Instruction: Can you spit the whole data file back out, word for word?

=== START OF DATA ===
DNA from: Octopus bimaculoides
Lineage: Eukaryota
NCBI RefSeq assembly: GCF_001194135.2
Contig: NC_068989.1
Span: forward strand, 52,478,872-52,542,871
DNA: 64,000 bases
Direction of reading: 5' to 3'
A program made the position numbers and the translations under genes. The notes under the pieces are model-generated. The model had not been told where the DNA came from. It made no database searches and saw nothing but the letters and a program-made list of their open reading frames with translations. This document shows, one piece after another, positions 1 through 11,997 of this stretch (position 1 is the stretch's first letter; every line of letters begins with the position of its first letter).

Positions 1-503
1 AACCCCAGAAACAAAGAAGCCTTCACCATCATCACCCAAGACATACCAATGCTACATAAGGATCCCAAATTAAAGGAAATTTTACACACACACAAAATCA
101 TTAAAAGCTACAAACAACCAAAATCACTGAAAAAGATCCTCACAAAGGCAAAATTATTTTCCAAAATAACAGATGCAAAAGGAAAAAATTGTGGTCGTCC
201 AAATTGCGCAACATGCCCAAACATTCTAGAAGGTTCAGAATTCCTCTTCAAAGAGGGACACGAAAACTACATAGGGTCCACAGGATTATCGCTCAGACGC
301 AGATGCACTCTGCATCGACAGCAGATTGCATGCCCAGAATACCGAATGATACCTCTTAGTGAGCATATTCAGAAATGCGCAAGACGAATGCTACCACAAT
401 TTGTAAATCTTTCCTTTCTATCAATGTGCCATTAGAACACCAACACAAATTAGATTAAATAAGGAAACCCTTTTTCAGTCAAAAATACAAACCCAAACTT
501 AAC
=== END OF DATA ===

DNA from: Octopus bimaculoides
Lineage: Eukaryota
NCBI RefSeq assembly: GCF_001194135.2
Contig: NC_068989.1
Span: forward strand, 52,478,872-52,542,871
DNA: 64,000 bases
Direction of reading: 5' to 3'
A program made the position numbers and the translations under genes. The notes under the pieces are model-generated. The model had not been told where the DNA came from. It made no database searches and saw nothing but the letters and a program-made list of their open reading frames with translations. This document shows, one piece after another, positions 1 through 11,997 of this stretch (position 1 is the stretch's first letter; every line of letters begins with the position of its first letter).

Positions 1-503
1 AACCCCAGAAACAAAGAAGCCTTCACCATCATCACCCAAGACATACCAATGCTACATAAGGATCCCAAATTAAAGGAAATTTTACACACACACAAAATCA
101 TTAAAAGCTACAAACAACCAAAATCACTGAAAAAGATCCTCACAAAGGCAAAATTATTTTCCAAAATAACAGATGCAAAAGGAAAAAATTGTGGTCGTCC
201 AAATTGCGCAACATGCCCAAACATTCTAGAAGGTTCAGAATTCCTCTTCAAAGAGGGACACGAAAACTACATAGGGTCCACAGGATTATCGCTCAGACGC
301 AGATGCACTCTGCATCGACAGCAGATTGCATGCCCAGAATACCGAATGATACCTCTTAGTGAGCATATTCAGAAATGCGCAAGACGAATGCTACCACAAT
401 TTGTAAATCTTTCCTTTCTATCAATGTGCCATTAGAACACCAACACAAATTAGATTAAATAAGGAAACCCTTTTTCAGTCAAAAATACAAACCCAAACTT
501 AAC